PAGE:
National Alternative Dispute Resolution (ADR)
National Alternative Dispute Resolution (ADR)

Justice Irene Charity Larbi, Judge-In-Charge of Alternative Dispute Resolution (ADR), has said the use of ADR mechanisms has assisted to reduce backlog of cases substantially in the courts.

She said most courts have been decongested, and thus allowing judges to have more time to handle cases not amenable to ADR.

“ADR cuts down the cost of litigations, makes justice more accessible to a greater number of people, enables parties to express their emotional needs and equipped individuals in the case as it offered them the opportunity to be heard and contribute to the outcome of the case, which would be beneficial to them”, she added.

Justice Larbi, who is also a Justice of the Court of Appeal said this at the Tarkwa in the Western Region, when she launched this year’s ADR week on the theme: “Making our courts user friendly through the use of ADR”.

She said the courts could only be said to be friendly when the adjudication process was expeditious, devoid of unnecessary expense and ensured that all matters disputed between parties were completely, effectively and finally determined and the multiplicity of proceedings concerning such matters avoided.

She said although the regular court system had its own strengths, it was sometimes characterized by factors which occasioned delays and cost, hence making access to justice most of the time very difficult.

This, she said, clearly indicated that ADR mechanism was a reliable partner to the traditional justice delivery system and must therefore be embraced, nurtured for quality justice delivery.

According to Justice Larbi, sustenance of ADR was critical in the goal of promoting excellence, speed and efficiency in judicial administration, adding that, “We can only achieve the excellence we seek if judicial outcomes are not the product of long, drawn out processes that lead to pyrrhic victories for parties in a dispute”.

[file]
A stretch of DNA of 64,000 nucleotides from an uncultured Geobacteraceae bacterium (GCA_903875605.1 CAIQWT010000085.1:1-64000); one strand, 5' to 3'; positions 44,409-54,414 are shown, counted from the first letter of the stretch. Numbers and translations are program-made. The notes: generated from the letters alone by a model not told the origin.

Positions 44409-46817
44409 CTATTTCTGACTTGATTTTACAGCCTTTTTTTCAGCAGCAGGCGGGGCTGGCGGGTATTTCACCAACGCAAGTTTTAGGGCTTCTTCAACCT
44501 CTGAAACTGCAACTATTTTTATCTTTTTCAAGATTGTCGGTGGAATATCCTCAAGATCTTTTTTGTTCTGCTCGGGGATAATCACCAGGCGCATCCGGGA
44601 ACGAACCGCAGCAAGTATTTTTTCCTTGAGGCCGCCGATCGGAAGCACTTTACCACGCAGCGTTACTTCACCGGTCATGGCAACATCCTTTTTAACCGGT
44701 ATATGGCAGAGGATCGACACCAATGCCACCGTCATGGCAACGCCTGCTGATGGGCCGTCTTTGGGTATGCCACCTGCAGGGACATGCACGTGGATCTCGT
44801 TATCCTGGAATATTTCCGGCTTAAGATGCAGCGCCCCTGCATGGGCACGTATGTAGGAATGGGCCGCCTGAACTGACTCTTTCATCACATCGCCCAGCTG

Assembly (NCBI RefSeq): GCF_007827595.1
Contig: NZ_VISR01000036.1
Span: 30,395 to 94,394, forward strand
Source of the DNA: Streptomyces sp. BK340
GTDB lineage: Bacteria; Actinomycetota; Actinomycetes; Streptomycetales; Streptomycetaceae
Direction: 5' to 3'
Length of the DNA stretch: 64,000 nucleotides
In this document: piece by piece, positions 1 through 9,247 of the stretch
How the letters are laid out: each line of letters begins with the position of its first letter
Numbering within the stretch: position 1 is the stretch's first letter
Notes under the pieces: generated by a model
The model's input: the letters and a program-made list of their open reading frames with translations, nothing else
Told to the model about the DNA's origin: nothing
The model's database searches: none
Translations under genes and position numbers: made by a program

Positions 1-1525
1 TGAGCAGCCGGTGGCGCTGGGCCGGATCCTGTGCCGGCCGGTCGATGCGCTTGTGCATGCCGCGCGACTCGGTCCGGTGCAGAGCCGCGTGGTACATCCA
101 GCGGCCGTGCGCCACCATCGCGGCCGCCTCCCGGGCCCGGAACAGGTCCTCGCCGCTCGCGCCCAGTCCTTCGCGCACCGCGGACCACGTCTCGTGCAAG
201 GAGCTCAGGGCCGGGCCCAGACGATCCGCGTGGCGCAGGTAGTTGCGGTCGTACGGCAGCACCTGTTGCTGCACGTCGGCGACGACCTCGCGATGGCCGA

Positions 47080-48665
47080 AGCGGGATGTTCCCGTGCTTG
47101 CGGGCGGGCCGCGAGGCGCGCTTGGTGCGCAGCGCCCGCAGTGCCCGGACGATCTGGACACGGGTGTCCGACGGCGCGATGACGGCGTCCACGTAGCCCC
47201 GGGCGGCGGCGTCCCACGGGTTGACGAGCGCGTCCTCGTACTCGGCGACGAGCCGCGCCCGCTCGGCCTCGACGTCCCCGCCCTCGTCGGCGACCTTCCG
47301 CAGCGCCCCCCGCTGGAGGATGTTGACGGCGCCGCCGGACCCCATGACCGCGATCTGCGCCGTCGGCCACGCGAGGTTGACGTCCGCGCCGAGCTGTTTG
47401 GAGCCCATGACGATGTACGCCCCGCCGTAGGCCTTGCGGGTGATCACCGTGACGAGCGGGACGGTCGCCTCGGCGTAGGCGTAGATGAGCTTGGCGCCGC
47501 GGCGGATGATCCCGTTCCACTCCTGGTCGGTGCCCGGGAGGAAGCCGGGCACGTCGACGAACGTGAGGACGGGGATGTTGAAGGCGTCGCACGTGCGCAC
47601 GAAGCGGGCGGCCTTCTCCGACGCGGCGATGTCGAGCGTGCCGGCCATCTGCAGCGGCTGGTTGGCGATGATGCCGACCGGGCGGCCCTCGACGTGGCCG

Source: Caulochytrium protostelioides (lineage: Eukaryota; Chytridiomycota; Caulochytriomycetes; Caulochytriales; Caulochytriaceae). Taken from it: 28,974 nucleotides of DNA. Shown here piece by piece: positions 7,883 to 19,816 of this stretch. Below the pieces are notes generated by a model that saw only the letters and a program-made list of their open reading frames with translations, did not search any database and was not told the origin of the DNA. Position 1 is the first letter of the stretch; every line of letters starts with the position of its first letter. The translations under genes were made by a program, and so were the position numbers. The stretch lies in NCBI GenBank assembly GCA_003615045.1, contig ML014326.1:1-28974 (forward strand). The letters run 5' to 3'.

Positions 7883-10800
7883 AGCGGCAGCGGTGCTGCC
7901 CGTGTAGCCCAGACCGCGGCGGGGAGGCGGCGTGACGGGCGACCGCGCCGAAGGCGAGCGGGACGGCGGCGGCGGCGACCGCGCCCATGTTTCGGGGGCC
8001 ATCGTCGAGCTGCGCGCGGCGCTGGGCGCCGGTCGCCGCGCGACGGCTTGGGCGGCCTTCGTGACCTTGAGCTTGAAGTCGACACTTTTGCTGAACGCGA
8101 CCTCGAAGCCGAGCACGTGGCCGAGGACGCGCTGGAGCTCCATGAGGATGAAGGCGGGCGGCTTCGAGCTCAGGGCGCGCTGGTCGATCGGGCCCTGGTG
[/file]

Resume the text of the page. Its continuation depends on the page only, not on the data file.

She said the ADR programme had been extended to 131 courts across the nation with at least five mediators assigned to each of the courts.

A total of 653 mediators have being trained and assigned to the courts connected to the ADR programme, Madam Larbi said.

She announced that from January to December 2019, a total of 6,209 cases were mediated upon of which 3,041 cases were settled, representing 49 percent.

Madam Larbi emphasized that it was their expectation that in the years ahead ADR would become not just a complement to the justice delivery architecture, but rather a major plank which would be the go-to option for seeking justice as long as the nature of the case admits of that intervention.

The ADR Week is a week set aside in each Legal Year to create awareness and educate the citizenry on the importance of ADR for them to embrace it to enhance justice delivery.

The Week also gives opportunity to parties who have their cases pending in courts that are connected to the ADR Programme to have them settled through mediation and other ADR resolution mechanisms.

Disclaimer: News Ghana is not responsible for the reportage or opinions of contributors published on the website.

Send your news stories to [email protected] and via WhatsApp on +1-508-812-0505 

LEAVE A REPLY

Please enter your comment!
Please enter your name here

This site uses Akismet to reduce spam. Learn how your comment data is processed.